The Australian Centre for Climate and Environmental Law (ACCEL)'s 2018 Year-in-Review Conference attracted more than 60 delegates from government, industry, civil society and academia.
Prominent speakers discussed the implications of key developments in climate and environmental Law in 2017-2018. Topics included climate change and energy; mining and the environment; biodiversity; environmental planning and greener places; coastal and marine issues; and natural resources and valuing nature.
The conference began with climate change and energy, with presenters examining how under the Paris Agreement different states have attempted to meet their commitments, and focused on issues of liability and penalties; migration; and concessions the United States might demand in order not to complete its withdrawal. The focus then shifted to Australia and how the National Energy Guarantee was to operate and on whom obligations would fall, particularly in relation to transferring credits, carry-over of liabilities, and, in the future, the extent to which markets might in the end ‘overtake’ governmental planners. The session also canvassed recent litigation efforts in various countries to hold governments accountable for climate change-related failings.
The following session moved onto mining and the environment, examining puzzling legal aspects of recent judgments relevant to the ongoing ‘Adani litigation’, and identifing various inconsistencies, for example, determining the point in the proceedings at which the Minister ought to have considered ‘Scope 3’ emissions.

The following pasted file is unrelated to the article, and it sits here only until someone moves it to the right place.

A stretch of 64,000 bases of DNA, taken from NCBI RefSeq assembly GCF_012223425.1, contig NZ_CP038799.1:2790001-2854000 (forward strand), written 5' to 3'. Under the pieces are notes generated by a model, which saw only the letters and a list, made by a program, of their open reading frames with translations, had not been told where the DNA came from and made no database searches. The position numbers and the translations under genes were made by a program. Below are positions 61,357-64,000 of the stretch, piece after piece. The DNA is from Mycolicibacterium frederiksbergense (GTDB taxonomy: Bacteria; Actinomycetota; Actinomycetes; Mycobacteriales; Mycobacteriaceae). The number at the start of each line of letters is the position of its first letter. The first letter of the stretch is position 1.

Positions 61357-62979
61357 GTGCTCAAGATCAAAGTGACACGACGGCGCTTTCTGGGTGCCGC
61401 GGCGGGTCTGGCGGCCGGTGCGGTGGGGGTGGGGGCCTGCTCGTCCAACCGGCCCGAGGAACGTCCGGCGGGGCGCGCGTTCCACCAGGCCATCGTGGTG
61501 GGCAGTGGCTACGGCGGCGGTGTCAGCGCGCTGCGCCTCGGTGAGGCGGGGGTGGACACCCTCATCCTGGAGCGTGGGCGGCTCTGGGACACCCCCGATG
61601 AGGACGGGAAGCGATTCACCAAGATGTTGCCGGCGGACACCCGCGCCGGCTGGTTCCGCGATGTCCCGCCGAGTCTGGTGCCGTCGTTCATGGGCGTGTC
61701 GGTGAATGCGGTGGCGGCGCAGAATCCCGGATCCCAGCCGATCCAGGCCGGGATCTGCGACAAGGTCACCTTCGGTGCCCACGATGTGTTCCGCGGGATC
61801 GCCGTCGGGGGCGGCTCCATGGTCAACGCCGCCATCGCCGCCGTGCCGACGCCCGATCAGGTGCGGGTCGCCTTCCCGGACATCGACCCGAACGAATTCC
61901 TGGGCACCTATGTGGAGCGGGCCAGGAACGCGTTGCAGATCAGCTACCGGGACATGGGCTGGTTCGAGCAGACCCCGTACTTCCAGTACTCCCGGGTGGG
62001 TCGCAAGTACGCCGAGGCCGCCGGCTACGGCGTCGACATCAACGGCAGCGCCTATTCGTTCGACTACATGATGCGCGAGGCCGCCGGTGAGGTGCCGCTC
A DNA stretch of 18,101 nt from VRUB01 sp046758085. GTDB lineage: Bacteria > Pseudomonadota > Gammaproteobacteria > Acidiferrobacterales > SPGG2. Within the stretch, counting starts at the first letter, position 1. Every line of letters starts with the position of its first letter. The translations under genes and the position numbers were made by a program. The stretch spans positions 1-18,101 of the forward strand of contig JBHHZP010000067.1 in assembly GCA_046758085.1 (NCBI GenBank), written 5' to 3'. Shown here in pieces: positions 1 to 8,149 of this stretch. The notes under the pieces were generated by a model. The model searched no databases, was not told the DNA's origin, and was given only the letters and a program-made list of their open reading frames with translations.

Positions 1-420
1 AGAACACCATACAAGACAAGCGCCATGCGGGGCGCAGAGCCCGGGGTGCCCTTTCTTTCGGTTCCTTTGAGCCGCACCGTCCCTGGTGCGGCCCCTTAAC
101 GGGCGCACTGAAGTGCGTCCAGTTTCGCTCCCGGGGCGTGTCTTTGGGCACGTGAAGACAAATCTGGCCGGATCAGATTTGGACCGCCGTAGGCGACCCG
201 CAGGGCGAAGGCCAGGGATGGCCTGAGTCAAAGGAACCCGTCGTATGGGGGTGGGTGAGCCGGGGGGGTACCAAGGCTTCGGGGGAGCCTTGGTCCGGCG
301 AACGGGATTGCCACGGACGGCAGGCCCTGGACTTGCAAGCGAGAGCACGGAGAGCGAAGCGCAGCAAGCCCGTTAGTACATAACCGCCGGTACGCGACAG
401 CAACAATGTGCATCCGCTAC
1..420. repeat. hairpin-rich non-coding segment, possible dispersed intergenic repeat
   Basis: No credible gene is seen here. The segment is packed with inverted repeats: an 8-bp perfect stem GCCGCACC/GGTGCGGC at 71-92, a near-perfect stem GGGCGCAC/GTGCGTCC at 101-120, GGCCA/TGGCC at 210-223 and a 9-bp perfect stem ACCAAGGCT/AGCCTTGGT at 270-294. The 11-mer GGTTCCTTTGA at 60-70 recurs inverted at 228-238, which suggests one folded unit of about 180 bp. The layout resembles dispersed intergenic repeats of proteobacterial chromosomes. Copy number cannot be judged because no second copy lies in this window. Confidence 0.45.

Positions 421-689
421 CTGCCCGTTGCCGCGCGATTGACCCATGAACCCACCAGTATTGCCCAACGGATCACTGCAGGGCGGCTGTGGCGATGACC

The environmental impact on Australia’s biodiversity was also addressed. Australia’s biodiversity conservation laws must respond to the way barriers between native and exotic species are beginning to break down in the face of range shifts and also how species are beginning to redistribute under climate-driven pressures. The new Biodiversity Conservation Act is to do away with previous problematic ‘regulatory silos’, and be able to respond to such shifts.
Shifting to the built environment, a session on environmental planning and greener spaces focused on recent governance and managerial moves toward promoting the values of well-designed built environments and considered what measures can be used to implement ‘green’ strategies in cities such as Sydney. Key aspects of the recent Environmental Planning and Assessment Act reforms were also examined and included changes to community participation, strategic planning and decision making.
Key speakers on coastal and marine issues examined the serious and worsening problem of plastic waste in the marine environment and how a possible international agreement for regulation of marine plastic might be crafted. The session shifted to the current status of the Great Barrier Reef, which is exposed to threats from invasive species, overfishing and climate change-related coral bleaching. The legal aspects focused on what really is meant by ‘marine reserves’ and whether these can be effective where they do not also include ‘no take’ zones.
The final session on natural resources and valuing nature provided insight into recent legislative, political and community-oriented events in the Murray-Darling Basin. The session included a case study on the potential significance of the recent judgment (Costa Rica v Nicaragua, 2018) by the International Court of Justice on calculating compensation for environmental damage – the first such judgment by this court. While the judgment does not bind states generally, it is likely that it will provide a significant precedent in the years to come when national governments regulate issues such as ‘biodiversity offsetting’ and courts wrestle with how to calculate appropriate compensation for environmental damage.
View the ACCEL 2018 Year-in-Review conference program here.